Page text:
As reported in the Concord Monitor today, the NH ACLU has issued a press release criticizing Plymouth State University and Newfound Regional High School for punishing public employees that supported a professional colleague in a criminal sentencing hearing. The ACLU has rightly pointed out that the actions of these public institutions not only violate the free speech rights of the employees under the State and Federal Constitutions, but also threaten the integrity of our justice system.
Many professionals, including several PSU faculty members, wrote letters and gave testimony at the sentencing hearing of Kristie Torbick, who pled guilty to sexually abusing a minor. The circumstances of the crime were appalling and worthy of serious punishment, but that is not the end of the inquiry. In criminal sentencing hearings, in order to do justice, the Judge must focus both on the circumstances of the crime, and the personal circumstances of the offender. As in many cases, professional colleagues and friends came forward to express their support for Torbick because they had known Torbick for a long time, felt they knew her character and work ethic, and believed they could help the sentencing judge do justice. They did not claim that Torbick was innocent, and in fact had spent their entire professional lives working to help victims of abuse. They participated in the sentencing hearing for the legitimate purpose of providing truthful testimony to the judge so he would have the information necessary to impose a fair sentence. Obviously, the witnesses did not intend to express support of any form of sexual abuse.
Plymouth State publicly punished the faculty members who provided mitigating evidence in the sentencing hearing. One of the adjunct emeritus professors was banned from ever teaching again, and two others are barred from teaching until they receive Title IX training (it's unclear who would teach the class, since these folks are probably at least as qualified to present a Title IX training as anyone else at PSU). Under mounting public pressure, the Bedford school superintendent and a school counselor from Newfound Regional High School resigned, almost certainly in order to avoid termination.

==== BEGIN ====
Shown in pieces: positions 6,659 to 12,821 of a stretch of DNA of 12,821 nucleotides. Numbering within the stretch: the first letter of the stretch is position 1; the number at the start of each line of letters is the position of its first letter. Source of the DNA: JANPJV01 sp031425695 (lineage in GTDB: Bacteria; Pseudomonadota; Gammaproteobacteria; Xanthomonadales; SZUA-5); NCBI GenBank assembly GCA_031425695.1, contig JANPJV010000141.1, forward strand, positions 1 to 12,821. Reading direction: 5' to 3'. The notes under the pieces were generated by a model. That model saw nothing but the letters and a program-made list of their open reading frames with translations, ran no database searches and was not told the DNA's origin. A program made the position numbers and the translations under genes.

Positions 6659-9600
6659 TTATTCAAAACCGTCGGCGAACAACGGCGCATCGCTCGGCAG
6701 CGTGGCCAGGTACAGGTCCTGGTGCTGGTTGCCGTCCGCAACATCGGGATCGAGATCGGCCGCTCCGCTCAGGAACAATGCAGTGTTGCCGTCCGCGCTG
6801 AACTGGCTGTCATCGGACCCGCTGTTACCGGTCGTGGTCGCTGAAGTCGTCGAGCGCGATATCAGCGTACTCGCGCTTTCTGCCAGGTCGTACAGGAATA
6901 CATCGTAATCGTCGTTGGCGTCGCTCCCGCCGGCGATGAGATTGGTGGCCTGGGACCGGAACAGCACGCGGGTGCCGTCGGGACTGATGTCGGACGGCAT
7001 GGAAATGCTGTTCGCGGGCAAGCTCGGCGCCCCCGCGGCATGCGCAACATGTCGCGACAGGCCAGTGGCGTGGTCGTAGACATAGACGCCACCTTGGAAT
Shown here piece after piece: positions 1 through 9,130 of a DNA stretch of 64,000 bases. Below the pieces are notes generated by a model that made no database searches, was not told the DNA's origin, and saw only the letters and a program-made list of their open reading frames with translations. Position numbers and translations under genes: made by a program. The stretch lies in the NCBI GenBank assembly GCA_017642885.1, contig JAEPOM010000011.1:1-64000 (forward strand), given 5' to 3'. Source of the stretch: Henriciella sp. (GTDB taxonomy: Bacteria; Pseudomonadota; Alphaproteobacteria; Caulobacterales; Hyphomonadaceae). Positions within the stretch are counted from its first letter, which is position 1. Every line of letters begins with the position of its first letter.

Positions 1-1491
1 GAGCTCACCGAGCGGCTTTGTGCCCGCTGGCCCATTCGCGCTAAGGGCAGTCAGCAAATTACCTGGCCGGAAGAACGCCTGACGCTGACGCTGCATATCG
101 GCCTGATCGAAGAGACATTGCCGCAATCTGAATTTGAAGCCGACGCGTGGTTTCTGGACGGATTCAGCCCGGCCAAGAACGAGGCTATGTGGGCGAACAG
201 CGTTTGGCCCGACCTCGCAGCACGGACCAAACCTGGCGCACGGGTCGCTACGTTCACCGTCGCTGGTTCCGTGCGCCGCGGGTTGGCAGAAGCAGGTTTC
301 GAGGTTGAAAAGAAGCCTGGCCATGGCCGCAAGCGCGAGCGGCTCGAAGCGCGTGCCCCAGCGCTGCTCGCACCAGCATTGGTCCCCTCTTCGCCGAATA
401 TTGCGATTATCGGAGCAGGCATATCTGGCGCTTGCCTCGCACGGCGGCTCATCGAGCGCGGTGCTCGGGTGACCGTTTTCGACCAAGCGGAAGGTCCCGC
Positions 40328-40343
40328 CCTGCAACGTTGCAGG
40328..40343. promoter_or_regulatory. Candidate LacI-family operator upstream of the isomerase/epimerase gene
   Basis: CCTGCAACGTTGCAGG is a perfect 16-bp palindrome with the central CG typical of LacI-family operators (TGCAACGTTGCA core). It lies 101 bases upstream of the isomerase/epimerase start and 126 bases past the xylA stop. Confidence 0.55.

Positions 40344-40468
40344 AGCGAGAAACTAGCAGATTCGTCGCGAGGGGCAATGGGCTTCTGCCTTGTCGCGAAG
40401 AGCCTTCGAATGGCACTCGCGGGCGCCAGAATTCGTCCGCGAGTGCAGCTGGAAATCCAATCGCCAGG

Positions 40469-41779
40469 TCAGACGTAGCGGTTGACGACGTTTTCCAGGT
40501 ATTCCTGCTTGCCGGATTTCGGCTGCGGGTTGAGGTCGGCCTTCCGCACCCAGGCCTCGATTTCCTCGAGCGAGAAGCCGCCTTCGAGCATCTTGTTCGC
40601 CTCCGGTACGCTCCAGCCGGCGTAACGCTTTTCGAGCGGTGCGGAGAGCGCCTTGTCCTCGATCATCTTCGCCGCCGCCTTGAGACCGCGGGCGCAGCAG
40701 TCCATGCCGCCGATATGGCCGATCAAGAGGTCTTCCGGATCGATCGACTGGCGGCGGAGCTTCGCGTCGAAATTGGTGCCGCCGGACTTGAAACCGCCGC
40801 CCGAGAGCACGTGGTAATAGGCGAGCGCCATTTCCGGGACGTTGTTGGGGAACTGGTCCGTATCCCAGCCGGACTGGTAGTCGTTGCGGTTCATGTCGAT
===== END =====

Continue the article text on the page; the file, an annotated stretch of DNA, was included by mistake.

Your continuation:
Unfortunately, as widely reported, one of the PSU faculty members expressed misguided opinions about the victim that are worthy of public condemnation. But why are the other faculty members being punished and publicly humiliated? Why were the Newfound Regional High School employees treated in such a disgraceful fashion? In widespread coverage, including the Union Leader and Concord Monitor, no one has suggested that any other sentencing witness made any inappropriate comments about the victim.
A NH statute, RSA 98-E:1 states, “a person employed as a public employee in any capacity shall have a full right to publicly discuss and give opinions as an individual on all matters concerning any government entity and its policies.” As interpreted by the NH Supreme Court, this law provides greater protection to public employees than the First Amendment to the United States Constitution. But the First Amendment does also provide very substantial free speech protections to public employees.
It is settled first amendment law that the government, when acting as an employer, must respect the first amendment rights of its employees. Connick v. Myers, 461 U.S. 138, 142 (1983). To be protected under federal constitutional standards, the government employee's speech must relate to a matter of public concern, and the employee's interest in expression on the matter must not be outweighed by any injury the speech could cause to "the interest of the State, as an employer, in promoting the efficiency of the public services it performs through its employees." Pickering v. Board of Education, 391 U.S. 563, 568 (1968).
Under these legal protections, PSU and the Newfound Regional School District employees will likely claim violations of their statutory and constitutional rights. The next phase of news coverage will probably be about the lawsuits filed by aggrieved professionals against their former employers.
As a public university, PSU should be dedicated to academic ideals – and American ideals – like free speech, freedom of association, and protecting the individual against the power of the State. By its example and by its actions, unfortunately, PSU is teaching its students to the wrong values:
Are these the values that we want our taxpayer supported university to teach its students?
---- Ted Lothstein
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